1. Minivations: Base pricing on what it costs to produce a product rather than on the value it provides to customers will cause a business to leave big profits on the table. This can occur when a company prices its product too low. This often happens when the product developers underestimate the value that the product brings to customers.
  1. Hidden Gems: Perhaps the most heartbreaking of the bunch, this type of pitfall describes the would-be winners that never left the starting gate. Businesses may kill market potential when they fail to exploit breakthroughs. Schildt comments, “Hidden gems are winning, blockbuster products that were never properly introduced to the market. Most of the time, the reason is that it’s not in the company’s core business, or companies are afraid that it might cannibalize the existing business.”
  1. Undeads: Launching products that are DOA. These products are the answers to questions that no one is asking or are a wrong answer to a right question.

Willingness to Pay, Value-Based Pricing, and the Pros and Cons are Going Free

Never subscribe to the notion that “if you build it, they will come.” They seldom will unless you have done your homework. This means that you clearly understand your main pricing anchor and have precise data proving what your customers are willing to pay for your product or services.

Once you have built confidence in your core product and its value, you can start the base pricing there. Then work in value-based pricing based on the customer journey. What else would your customer base want, and what would simultaneously deliver the most value and make your product stickier?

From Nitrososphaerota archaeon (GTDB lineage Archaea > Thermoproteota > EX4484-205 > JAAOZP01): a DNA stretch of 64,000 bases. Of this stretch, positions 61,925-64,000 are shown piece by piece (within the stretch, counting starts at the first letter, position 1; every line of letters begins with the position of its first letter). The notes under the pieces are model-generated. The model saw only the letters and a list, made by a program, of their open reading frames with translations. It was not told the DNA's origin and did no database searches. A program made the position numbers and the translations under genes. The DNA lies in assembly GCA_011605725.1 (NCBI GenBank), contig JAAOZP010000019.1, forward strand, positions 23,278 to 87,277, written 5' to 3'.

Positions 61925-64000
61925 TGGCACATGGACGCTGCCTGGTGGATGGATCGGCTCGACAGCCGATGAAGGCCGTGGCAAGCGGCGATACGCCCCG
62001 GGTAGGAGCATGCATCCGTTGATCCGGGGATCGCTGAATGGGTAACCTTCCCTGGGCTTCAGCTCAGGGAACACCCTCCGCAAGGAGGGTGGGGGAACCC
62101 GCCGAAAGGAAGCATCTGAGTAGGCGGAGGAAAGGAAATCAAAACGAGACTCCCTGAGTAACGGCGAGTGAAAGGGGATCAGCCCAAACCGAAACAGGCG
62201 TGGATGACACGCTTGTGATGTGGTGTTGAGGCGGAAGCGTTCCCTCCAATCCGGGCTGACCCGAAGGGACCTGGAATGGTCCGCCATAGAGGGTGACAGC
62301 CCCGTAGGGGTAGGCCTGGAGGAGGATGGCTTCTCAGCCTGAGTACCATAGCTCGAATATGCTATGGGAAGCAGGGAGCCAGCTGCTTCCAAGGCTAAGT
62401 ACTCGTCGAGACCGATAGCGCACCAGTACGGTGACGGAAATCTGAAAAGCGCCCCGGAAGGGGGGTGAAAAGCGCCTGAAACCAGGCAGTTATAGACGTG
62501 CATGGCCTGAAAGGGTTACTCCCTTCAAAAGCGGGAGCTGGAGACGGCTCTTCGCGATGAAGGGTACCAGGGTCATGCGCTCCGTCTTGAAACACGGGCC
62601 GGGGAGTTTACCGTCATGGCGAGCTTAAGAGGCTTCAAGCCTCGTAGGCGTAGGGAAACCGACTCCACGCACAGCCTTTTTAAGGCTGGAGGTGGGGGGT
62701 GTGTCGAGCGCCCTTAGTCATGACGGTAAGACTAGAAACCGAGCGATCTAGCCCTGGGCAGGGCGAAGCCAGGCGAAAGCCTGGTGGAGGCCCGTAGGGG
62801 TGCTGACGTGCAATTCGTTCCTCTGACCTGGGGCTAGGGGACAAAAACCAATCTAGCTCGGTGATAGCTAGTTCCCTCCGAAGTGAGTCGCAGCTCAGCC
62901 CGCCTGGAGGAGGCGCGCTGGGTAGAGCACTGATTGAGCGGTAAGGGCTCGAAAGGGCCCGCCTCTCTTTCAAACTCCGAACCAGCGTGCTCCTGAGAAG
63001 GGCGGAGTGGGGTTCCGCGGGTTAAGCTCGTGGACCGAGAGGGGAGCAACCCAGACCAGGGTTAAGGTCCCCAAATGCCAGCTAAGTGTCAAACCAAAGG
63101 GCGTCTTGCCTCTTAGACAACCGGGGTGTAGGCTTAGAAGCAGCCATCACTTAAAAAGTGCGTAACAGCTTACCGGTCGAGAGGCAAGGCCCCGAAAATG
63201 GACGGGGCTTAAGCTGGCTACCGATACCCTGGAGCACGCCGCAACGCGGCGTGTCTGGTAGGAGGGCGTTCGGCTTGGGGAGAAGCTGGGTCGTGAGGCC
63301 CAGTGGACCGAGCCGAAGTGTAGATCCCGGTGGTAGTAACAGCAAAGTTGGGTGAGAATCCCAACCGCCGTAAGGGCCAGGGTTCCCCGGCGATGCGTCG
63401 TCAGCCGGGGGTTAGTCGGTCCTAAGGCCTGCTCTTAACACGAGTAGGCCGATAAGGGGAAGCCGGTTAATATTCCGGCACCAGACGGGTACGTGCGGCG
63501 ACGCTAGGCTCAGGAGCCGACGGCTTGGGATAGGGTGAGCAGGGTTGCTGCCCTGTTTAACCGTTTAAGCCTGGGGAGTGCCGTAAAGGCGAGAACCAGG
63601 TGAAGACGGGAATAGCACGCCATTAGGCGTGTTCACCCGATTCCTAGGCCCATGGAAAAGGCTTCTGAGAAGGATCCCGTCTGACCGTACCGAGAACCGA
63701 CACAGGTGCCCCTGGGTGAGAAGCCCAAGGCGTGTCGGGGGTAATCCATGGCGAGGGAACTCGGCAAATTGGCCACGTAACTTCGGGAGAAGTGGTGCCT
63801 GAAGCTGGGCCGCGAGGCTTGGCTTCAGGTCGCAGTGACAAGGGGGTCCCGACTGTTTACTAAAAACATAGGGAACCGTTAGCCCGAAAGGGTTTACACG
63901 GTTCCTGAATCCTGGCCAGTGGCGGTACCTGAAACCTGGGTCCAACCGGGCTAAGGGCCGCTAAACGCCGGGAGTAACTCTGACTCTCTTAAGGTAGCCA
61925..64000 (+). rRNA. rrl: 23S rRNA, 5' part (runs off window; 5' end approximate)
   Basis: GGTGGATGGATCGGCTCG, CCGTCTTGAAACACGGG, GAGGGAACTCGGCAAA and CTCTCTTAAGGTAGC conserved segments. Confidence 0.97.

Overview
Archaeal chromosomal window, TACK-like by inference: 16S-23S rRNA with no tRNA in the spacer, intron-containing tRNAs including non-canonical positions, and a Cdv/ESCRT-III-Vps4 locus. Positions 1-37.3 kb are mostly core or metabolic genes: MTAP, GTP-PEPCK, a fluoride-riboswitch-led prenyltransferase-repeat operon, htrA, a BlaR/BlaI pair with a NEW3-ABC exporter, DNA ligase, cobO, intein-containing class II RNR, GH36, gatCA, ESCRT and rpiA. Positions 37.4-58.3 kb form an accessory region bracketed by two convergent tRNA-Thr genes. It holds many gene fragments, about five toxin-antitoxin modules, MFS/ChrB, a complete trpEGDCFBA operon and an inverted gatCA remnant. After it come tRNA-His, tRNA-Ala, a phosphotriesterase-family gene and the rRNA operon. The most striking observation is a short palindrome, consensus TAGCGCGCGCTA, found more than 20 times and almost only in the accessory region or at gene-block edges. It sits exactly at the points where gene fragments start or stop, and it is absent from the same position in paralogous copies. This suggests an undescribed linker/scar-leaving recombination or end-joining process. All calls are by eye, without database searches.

So, should your business go freemium or premium? Consider the basic pros and cons:

  • Pros:
    • Decreased CAC as the barrier to entry is low.
    • Creates fanbase to drive advocacy
    • Easier than identifying WTP

  • Cons:
    • It doesn’t support smart unit economics 
    • It’s a SaaS tightrope walk


Every business is different, so no single path is suitable for everyone. However, if you go freemium, have a pricing structure that gives your non-paying or low-paying customer base to stay happy, but not so much that it devalues your paid options.

Key Takeaways

  • When deciding on pricing, consider what kind of company you want to be and what customer segments you want to serve.
  • Avoid feature shock by cramming too many features into a single product –– it can inadvertently devalue your offerings.
  • If you choose freemium, have a strategy for consistently pleasing your non-paying base but delivering enough value that your paying customers are happy to continue forward with you.

 

Published on December 9, 2022